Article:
Saturday, November 10: Having endured dry weather since the monsoon bid adieu in mid-October, Mumbai and other parts of Maharashtra may now be in for some unseasonal rainfall activity thanks to Cyclone Mandous’ remnant.
After making landfall near north Tamil Nadu during the early hours of Saturday, Cyclone Mandous continued its west-southwestwards while gradually de-intensifying into a depression by Saturday evening.
The Bay of Bengal system’s westward movement inland will continue until it re-emerges into the Arabian Sea in two days, reports TOI. And while it will no longer generate strong winds, its influence will ensure wet weather persists over the country’s southern half — including the state of Maharashtra.
The system is expected to flip into the Arabian Sea off the Karnataka coast as an upper air circulation. It may then trigger moisture incursion from the southeast towards Maharashtra, effectively paving the way for some rainfall activity, reports TOI.
In line with this indication, the IMD’s regional met centre in Mumbai has predicted thunderstorms and lightning over Coastal Maharashtra, Madhya Maharashtra and Vidarbha from Sunday to Tuesday (December 11-13) and Marathwada on Sunday and Monday (December 11-12).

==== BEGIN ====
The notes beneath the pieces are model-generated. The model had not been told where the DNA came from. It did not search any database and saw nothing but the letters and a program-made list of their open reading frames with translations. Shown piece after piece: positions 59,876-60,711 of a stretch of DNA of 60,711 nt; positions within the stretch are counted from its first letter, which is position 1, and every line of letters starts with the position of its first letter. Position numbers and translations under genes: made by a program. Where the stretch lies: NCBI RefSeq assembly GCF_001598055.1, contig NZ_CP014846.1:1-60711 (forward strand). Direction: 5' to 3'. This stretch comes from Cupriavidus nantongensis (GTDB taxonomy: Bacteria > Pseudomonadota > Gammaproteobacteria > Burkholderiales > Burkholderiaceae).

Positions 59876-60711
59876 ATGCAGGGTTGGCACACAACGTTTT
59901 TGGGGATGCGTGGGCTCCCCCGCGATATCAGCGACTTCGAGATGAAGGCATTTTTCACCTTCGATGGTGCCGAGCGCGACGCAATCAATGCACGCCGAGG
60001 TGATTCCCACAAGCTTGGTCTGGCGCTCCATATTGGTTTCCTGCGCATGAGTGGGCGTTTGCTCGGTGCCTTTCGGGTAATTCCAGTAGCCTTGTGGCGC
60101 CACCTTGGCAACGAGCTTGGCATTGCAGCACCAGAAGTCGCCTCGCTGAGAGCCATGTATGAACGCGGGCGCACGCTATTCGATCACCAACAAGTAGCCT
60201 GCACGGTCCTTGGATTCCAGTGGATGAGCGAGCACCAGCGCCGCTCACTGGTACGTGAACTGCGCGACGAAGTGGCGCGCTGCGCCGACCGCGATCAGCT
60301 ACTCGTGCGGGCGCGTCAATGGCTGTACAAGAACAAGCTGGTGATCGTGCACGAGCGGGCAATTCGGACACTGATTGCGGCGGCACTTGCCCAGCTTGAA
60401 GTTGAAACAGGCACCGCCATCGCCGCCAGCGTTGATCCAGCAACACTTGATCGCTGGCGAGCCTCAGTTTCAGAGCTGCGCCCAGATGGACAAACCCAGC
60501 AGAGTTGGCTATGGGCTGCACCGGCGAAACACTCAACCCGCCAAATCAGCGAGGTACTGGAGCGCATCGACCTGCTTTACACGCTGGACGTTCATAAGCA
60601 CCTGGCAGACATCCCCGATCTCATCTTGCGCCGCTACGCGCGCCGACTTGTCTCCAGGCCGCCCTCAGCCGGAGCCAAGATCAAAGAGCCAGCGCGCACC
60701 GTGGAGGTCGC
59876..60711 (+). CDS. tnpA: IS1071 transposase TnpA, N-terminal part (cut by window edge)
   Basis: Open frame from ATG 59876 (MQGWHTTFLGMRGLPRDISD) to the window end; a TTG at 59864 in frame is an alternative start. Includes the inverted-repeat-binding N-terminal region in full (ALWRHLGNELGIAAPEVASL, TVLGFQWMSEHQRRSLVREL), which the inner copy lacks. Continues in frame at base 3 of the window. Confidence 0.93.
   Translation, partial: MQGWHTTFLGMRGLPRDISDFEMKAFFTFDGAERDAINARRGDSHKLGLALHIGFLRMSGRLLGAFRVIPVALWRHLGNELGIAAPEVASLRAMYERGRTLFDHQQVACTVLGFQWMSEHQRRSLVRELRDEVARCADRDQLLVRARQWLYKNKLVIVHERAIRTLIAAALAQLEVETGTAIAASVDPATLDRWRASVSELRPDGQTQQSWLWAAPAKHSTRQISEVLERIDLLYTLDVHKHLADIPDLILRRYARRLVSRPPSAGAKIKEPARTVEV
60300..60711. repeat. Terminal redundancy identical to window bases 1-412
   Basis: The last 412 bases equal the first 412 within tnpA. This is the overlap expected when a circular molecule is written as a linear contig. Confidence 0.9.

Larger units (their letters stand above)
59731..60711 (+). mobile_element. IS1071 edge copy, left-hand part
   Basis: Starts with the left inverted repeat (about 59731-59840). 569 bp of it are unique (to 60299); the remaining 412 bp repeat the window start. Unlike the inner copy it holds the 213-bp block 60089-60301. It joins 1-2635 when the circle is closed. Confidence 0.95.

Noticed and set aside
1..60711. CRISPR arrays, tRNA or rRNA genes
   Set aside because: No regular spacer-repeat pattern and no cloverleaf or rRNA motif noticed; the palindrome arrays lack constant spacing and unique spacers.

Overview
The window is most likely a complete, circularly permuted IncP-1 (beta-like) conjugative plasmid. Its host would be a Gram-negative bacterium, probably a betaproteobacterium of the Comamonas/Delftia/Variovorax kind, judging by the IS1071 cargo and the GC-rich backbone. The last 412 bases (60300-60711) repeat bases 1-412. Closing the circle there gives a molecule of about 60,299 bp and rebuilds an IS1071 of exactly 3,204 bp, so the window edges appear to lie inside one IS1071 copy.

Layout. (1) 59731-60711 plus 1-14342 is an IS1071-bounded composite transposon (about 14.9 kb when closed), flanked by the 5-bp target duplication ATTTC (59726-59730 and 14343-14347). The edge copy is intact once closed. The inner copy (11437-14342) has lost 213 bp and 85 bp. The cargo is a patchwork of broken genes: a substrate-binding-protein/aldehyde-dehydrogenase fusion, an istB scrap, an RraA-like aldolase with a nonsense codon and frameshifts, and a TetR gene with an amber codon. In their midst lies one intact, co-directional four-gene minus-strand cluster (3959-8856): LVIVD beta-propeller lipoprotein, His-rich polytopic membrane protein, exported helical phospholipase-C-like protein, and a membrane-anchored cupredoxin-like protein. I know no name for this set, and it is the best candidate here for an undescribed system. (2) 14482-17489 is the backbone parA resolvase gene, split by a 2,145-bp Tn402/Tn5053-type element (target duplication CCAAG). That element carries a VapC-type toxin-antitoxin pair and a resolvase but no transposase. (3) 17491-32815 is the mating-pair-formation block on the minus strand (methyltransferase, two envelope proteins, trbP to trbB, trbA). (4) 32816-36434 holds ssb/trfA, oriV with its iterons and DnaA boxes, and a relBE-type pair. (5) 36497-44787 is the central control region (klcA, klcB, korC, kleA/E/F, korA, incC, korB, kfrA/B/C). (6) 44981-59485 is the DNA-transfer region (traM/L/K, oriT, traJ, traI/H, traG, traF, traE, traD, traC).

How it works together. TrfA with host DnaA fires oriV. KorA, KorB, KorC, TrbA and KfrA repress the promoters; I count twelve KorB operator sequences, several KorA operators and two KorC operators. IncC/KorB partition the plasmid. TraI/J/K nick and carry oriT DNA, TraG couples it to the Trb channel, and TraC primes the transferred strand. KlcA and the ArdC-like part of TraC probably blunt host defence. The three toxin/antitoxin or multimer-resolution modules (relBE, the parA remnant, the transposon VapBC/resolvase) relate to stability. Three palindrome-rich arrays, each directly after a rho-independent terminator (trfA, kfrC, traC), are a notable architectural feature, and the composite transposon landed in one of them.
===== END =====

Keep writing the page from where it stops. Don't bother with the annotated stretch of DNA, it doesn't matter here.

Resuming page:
Accordingly, these subdivisions have been placed on a yellow watch during this three-day forecast period, with the advisory urging the residents to ‘be aware’ of the thunderstorm activity.
Mumbai, the state capital, may experience light drizzles and thundershowers at the start of next week. However, the IMD officials have clarified that this forecast may change depending on how the Cyclone Mandous’ remnant evolves and moves.
Remnant’s impact to improve Mumbai’s air quality?
If it does rain in Mumbai, the wet and windy weather will have a ventilating effect on the metropolis, whose air quality has stayed at unhealthy levels of late. In the past two weeks, the Maharashtrian capital has consistently recorded AQIs in the range of ‘poor’ to ‘very poor’ categories.
Even on Saturday afternoon, Mumbai’s overall AQI remains at a ‘poor’ 211. For context, an AQI between 0 and 50 is considered “good”; 51 to 100 is “satisfactory”, 101 to 200 is “moderate”, 201 to 300 “poor”, 301 to 400 “very poor”, and 401 to 500 “severe”.
Experts hold the rapid construction, adverse weather conditions and increasing pollution from vehicle emissions responsible for the falling air quality in the city.
Amid such high pollution levels, local hospitals in Mumbai have reported an increase in the number of people coming in with breathing difficulties and other ailments related to the poor air quality, the BBC reported. Doctors have advised people to wear masks and avoid going out when unnecessary, even as Mumbai’s civic officials take urgent steps to improve the air quality.
(With inputs from IANS and TOI)
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